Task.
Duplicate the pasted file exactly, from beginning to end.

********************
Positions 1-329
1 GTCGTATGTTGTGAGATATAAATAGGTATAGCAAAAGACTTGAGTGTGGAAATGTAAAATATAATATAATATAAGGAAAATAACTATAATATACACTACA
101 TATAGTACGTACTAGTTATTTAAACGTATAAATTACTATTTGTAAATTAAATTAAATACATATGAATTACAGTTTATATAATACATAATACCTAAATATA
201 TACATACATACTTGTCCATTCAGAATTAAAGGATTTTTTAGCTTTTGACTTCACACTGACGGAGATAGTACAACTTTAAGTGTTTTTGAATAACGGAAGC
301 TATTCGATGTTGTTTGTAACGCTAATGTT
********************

Positions 1-329
1 GTCGTATGTTGTGAGATATAAATAGGTATAGCAAAAGACTTGAGTGTGGAAATGTAAAATATAATATAATATAAGGAAAATAACTATAATATACACTACA
101 TATAGTACGTACTAGTTATTTAAACGTATAAATTACTATTTGTAAATTAAATTAAATACATATGAATTACAGTTTATATAATACATAATACCTAAATATA
201 TACATACATACTTGTCCATTCAGAATTAAAGGATTTTTTAGCTTTTGACTTCACACTGACGGAGATAGTACAACTTTAAGTGTTTTTGAATAACGGAAGC
301 TATTCGATGTTGTTTGTAACGCTAATGTT